Moderna uses genetic material — messenger RNA — to make vaccines, and the company has nine others in various stages of development, including several for viruses that cause respiratory illnesses. But no vaccine made with this technology has yet reached the market.
The infectious disease institute has been working with Moderna because the RNA approach can produce vaccine very quickly, said Dr. Barney Graham, the deputy director of the institute’s Vaccine Research Center.
He said the researchers at the vaccine center were focused on pandemic preparedness.
“The goal here is to be ready for all the virus families that can infect humans,” he said.
As bad as this epidemic is, Dr. Graham said, in one way it is lucky that a coronavirus caused it, because the researchers were at least partly ready for it. If another type of virus had caused the outbreak, it could have taken months longer to create a potential vaccine.
Other companies, using different approaches, are also trying to manufacture coronavirus vaccines. Moderna is the first to reach a clinical trial.
The trial will enroll 45 healthy adults ages 18 to 55. Each will receive two shots, 28 days apart. Moderna calls the vaccine mRNA-1273.
Three different doses will be tested — each in 15 people — and the participants will be studied to determine whether the vaccine is safe and whether it stimulates the immune system to make antibodies that can stop the virus from replicating and prevent the illness it causes.
Four participants were vaccinated on Monday, and four more are to get shots on Tuesday. Then there will be a pause to monitor them, before more participants receive injections, Dr. Graham said.
The participants will be followed for a year, but Stéphane Bancel, the chief executive of Moderna, said in an interview that safety data would be available a few weeks after the injections were given. If the vaccine then appears safe, he said, Moderna will ask the Food and Drug Administration for permission to move ahead to the next phase of testing even before the first stage is finished.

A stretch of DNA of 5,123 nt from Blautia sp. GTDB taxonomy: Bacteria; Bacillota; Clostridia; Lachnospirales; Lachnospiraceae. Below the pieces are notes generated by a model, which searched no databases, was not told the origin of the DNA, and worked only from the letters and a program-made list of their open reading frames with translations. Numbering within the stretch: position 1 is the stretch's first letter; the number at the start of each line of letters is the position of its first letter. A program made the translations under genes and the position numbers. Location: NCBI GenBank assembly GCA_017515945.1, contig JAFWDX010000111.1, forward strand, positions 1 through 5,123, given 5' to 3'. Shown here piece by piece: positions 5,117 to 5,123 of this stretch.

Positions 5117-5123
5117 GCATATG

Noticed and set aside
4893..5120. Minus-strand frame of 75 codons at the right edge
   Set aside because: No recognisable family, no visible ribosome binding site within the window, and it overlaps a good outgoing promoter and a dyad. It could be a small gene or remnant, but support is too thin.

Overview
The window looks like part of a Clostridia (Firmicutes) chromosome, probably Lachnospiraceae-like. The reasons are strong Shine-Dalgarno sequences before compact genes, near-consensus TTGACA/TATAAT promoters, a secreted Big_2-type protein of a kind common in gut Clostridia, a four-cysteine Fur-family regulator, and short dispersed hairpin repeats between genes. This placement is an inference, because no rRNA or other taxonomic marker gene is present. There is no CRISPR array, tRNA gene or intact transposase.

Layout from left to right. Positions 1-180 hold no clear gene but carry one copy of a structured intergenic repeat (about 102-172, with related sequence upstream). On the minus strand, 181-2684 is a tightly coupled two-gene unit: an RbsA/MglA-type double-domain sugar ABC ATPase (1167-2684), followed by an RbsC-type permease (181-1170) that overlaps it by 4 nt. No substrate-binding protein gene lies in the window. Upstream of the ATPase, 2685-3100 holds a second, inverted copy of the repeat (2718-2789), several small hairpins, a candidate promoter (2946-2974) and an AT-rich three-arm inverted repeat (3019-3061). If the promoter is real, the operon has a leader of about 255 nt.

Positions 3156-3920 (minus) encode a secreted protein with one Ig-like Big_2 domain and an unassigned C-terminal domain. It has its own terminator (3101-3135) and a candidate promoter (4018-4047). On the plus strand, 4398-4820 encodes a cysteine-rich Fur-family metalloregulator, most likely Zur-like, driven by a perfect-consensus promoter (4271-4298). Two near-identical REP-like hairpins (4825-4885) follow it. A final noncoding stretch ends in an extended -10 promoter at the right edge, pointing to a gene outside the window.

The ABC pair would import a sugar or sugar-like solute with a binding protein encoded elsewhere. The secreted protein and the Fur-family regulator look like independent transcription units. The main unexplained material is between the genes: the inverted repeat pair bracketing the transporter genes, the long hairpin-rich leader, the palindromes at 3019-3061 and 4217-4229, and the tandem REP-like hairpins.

The second round of testing, to measure efficacy as well as to verify safety, will include many more participants.
Moderna, with headquarters in Cambridge, Mass., and a manufacturing plant in nearby Norwood, is already buying new equipment so that it will able to produce millions of doses. Mr. Bancel acknowledged that the company was taking a risk, because neither safety nor efficacy has been proved yet.
“Humans are suffering and time is of the essence,” he said. “Every day matters. We have taken these decisions to take the risk, because we believe it is the right thing to do.”
The company’s stock price jumped in February in response to news reports about the vaccine. And on Monday, Moderna’s stock rose more than 24 percent, rising $5.19 to close at $26.49.
Work on the vaccine started in January, as soon as Chinese scientists posted the genetic sequence of the new coronavirus on the internet. Researchers at Moderna and the National Institute of Allergy and Infectious Diseases identified part of the sequence that codes for a spike-like protein on the surface of the virus that attaches to human cells, helping the virus to invade them.
A nonprofit group, the Coalition for Epidemic Preparedness Innovations, helped pay to manufacture the vaccine for the trial.
That spike sequence is the basis for the vaccine. Moderna does not need the virus itself to produce its vaccine: The company synthesizes the stretch of RNA required for the vaccine and embeds it in a lipid nanoparticle.
By Feb. 24, Moderna had a batch of vaccine ready to ship to the infectious diseases institute, for use in the trial. On March 4, the Food and Drug Administration gave permission for the trial to begin.
[Like the Science Times page on Facebook. | Sign up for the Science Times newsletter.]
Source: Read Full Article